by Shraga Homnick
On Thursday, mid-Purim, US President Donald Trump tweeted: “After 52 years it is time for the United States to fully recognize Israel’s Sovereignty over the Golan Heights, which is of critical strategic and security importance to the State of Israel and Regional Stability!” And on the following Monday, he signed a proclamation to that effect.
This was the first time since the Israeli government captured the area in 1967 and extended full-fledged Israeli jurisdiction in late 1981, that the United States recognized that the Golan belongs permanently to Eretz Yisroel and should not be returned to Syrian control.
Over the years, the Golan and the important role it played in Israel’s security was mentioned a number of times by the Rebbe. The following are a selection:
During a sicha on Israeli issues on Shabbos parshas Eikev 5730 (1970), the Rebbe mentioned that some were proposing relinquishing the territories in the Golan Heights and leaving just a narrow corridor for Israeli security forces. The Rebbe drew a comparison to a similar arrangement between Poland and Germany decades earlier that ended in disaster, an apparent reference to the Danzig Corridor which cut through German territory and was the basis of conflict between the two countries culminating in the German invasion of Poland in September of 1939.
In a letter to Harav Shlomo Yosef Zevin from Cheshvan 5731 (1970), the Rebbe directly quoted from the previous day’s New York Times that “Israeli officials have asserted Israel’s desire to retain political control of Jerusalem, the Golan heights in Syria, Sharm el Sheik, at the southern tip of the Sinai Peninsula, and possibly small areas on the west bank of the Jordan River.” The Rebbe warned that this language, which appeared to originate with then-Minister of Foreign Affairs Abba Eban, served as a subtle attempt to set up the possibility for concessions, pointing in particular to the weak connotation of the word “desire.”
[In fact, the Israeli government’s official position through 2011, until the civil-war in Syria broke out, was that they were willing to return the Golan to Syria in exchange for a desirable peace agreement.]
In an incredibly detailed letter in English from Chanukah, 5741 (1980), the Rebbe made his position on the Golan and similar territories clear:
“I am completely and unequivocally opposed to the surrender of any of the liberated areas currently under negotiation, such as Yehuda and Shomron, the Golan Heights, etc. for the simple reason and only reason, that surrendering any part of them would contravene a clear psak din in Shulchan Aruch . . Now in regard to the liberated areas, all military experts, Jewish and non-Jewish, agree that in the present situation giving up any part of them would create serious security dangers. No one says that giving up any part of them would enhance the defensibility of the borders. But some military experts are prepared to take a chance in order not to antagonize Washington and/or to improve the “international image,” etc. To follow this line would not only go against the clear psak din, but would also ignore costly lessons of the past…”
Finally, the most famous sicha on the Golan came after Israel’s 1981 (Teves 5742) law which imposed full Israeli control of the territory.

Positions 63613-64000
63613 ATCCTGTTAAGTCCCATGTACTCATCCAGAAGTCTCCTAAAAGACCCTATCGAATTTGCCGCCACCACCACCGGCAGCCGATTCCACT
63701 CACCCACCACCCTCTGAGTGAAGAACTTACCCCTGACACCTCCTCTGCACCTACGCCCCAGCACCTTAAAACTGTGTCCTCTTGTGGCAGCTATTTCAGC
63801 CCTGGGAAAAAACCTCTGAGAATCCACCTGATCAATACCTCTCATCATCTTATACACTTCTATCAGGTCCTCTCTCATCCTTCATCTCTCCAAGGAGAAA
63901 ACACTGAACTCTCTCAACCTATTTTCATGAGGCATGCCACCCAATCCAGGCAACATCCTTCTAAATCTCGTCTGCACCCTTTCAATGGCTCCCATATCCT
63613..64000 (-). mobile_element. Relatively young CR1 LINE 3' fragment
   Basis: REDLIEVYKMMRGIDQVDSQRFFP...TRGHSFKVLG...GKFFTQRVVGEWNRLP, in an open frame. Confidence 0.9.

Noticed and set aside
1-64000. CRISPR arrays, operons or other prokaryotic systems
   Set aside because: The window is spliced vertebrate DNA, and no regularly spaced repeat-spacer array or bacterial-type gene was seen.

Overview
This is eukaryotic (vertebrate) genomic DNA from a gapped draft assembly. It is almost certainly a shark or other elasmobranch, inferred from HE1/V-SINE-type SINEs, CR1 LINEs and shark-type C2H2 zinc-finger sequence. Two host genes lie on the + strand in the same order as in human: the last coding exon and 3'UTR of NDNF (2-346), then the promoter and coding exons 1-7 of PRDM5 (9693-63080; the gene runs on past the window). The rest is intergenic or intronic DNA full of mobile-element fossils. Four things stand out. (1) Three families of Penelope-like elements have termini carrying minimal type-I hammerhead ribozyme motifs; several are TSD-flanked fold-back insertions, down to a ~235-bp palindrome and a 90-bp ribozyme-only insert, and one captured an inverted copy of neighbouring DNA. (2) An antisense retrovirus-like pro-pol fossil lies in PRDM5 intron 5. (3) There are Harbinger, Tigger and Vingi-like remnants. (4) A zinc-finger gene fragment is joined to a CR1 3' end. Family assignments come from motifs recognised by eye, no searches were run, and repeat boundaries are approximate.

In a statement made not long afterwards to the U.S. Ambassador to Israel Samuel Lewis, Prime Minister Menachem Begin said: “A week ago, as per the Cabinet’s proposal, the Knesset passed by a decisive two-thirds majority the Golan Heights law. Now you are once again priding yourselves on punishing Israel . . We take note of the fact that you have canceled the memorandum of understanding. The people of Israel have lived 3,700 years without a memorandum of understanding with America and will continue to live without it for another 3,700 years.”
In response, a certain Rosh Yeshiva in Israel, who was a consistent antagonist to the Rebbe and would often take the opposite positions, publicly argued in response that the law was harmful to “Am Yisroel” and especially to the Jews in America because it caused a confrontation with the Reagan Administration. As the JTA reported at the time, he “noted that Begin, in his recent attack on the Administration for suspending the U.S.-Israel strategic cooperation agreement, had said that Israel lived 3,700 years without such an accord and can live another 3,700 years without one. The rabbi observed in that connection that “Am Yisroel” lived 2,000 years without annexing the Golan and could live another 2,000 years the same way.”
The Rebbe responded forcefully and at length on 24 Teves, stating that this Rosh Yeshiva, by saying that we could live another 2,000 years without the Golan, had essentially said that we can remain in golus for another 2,000 years. The Rebbe added that beyond the terrible implication of his words from a standpoint of emunah, this statement undermining the Israeli position on the status of the Golan was now being exploited by Israel’s enemies, being translated into English and other languages and being quoted in this rabbi’s name at the United Nations to the detriment of Israel. The Rebbe concluded with quoting “Utzu eitzah…” and “Rabos Machshavos…”
Indeed times have changed and we’ve come a long way in 2019 since 1981, when instead of condemnations and threats of punishment, the U.S. is now recognizing the Golan’s strategic and security importance to Eretz Yisroel and acknowledging the Jewish people’s full sovereignty.